Reading of Sonnet 27
Click on video to play
The images in the YouTube video are from an original 1609 edition of Shake-speares Sonnets held by the British Library. It is one of only thirteen copies in existence. Images courtesy of the Octavo Corporation.
Modernized Spelling and Punctuation
Weary with toil, I haste me to my bed,
The dear repose for limbs with travel tired,
But then begins a journey in my head,
To work my mind, when body’s work’s expired.
For then my thoughts, from far where I abide,
Intend a zealous pilgrimage to thee,
And keep my drooping eyelids open wide,
Looking on darkness which the blind do see;
Save that my soul’s imaginary sight
Presents thy shadow to my sightless view,
Which, like a jewel hung in ghastly night
Makes black night beauteous and her old face new.
Lo, thus, by day my limbs, by night my mind,
For thee and for myself no quiet find.
Simplified Modern English Translation
Tired after a long day at work, I jump into my bed,
that relaxing place for a body weary with toil,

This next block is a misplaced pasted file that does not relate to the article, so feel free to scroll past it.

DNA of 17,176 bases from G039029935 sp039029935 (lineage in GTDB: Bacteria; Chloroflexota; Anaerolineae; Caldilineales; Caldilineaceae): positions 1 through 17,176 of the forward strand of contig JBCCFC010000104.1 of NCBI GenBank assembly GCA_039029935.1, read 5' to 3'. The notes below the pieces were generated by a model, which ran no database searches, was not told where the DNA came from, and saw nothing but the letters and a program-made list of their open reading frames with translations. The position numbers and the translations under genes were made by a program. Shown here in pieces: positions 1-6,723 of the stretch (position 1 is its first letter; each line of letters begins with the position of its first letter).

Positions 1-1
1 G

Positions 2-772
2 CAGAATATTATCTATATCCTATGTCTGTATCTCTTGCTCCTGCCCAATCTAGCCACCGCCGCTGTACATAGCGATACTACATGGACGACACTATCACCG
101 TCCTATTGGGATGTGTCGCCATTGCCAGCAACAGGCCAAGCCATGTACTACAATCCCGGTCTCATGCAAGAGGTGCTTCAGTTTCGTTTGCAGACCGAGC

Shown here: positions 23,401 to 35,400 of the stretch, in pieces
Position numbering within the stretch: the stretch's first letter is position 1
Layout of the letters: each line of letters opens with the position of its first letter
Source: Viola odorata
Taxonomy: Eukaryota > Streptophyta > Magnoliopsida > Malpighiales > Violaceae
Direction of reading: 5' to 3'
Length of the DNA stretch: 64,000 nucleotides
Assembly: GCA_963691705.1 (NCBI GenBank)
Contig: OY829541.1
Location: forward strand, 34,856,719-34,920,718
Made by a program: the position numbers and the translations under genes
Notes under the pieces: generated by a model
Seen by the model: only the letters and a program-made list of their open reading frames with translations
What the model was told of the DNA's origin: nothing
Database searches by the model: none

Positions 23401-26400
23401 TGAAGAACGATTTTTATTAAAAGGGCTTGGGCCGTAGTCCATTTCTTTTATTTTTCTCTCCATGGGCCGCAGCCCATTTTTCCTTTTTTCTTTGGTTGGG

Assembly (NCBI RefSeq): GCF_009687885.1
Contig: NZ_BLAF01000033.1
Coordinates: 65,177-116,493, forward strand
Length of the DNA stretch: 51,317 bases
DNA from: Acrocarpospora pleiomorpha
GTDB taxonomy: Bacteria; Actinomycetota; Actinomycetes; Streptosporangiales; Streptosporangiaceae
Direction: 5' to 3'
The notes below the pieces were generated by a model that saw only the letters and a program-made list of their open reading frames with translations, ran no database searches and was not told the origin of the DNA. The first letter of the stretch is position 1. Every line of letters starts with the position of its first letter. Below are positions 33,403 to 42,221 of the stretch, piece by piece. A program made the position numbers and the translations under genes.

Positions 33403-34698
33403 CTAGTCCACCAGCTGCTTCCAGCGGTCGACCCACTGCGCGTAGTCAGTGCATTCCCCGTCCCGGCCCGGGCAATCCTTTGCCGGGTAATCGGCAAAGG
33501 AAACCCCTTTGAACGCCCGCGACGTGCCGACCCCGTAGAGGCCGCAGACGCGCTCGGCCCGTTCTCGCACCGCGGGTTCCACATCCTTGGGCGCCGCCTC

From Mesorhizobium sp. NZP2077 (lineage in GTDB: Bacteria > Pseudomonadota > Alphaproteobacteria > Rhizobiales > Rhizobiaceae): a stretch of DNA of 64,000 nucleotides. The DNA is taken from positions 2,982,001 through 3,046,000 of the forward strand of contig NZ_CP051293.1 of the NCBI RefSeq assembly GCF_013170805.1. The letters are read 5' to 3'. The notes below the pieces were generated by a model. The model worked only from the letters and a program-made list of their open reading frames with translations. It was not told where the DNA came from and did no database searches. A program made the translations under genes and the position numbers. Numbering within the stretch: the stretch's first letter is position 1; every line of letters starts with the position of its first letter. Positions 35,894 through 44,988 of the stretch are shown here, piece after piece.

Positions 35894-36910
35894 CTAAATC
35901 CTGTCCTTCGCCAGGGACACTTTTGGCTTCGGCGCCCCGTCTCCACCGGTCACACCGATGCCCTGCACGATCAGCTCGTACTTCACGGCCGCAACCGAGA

but as soon as I lie down, a new journey begins, as
my mind starts working after my body’s day is done.
For then my thoughts, from where they now reside,
begin an arduous journey to find you.
This journey keeps my sleepy eyes open wide
as they peer into the darkness searching for you.
My soul uses its imagination
to present an image of you to my sightless eyes.
This image, like a sparkling jewel in the night,
brightens the darkness and makes it beautiful.
Thus by day my body, and by night my mind,
for you and for myself no quiet find.
Text from Original 1609 Quarto
Transcription courtesy of University of Virginia Library:
Weary with toyle, I hast me to my bed,
The deare repose for lims with trauaill tired,
But then begins a iourny in my head
To worke my mind, when boddies work’s expired.
For then my thoughts (from far where I abide)
Intend a zelous pilgrimage to thee,
And keepe my drooping eye-lids open wide,
Looking on darknes which the blind doe see.
Saue that my soules imaginary sight
Presents their¹ shaddoe to my sightles view,
Which like a iewell (hunge in gastly night)
Makes blacke night beautious, and her old face new.
Loe thus by day my lims, by night my mind,
For thee, and for my selfe, noe quiet finde.
Wording differences between the text and the reading are noted with a superscript: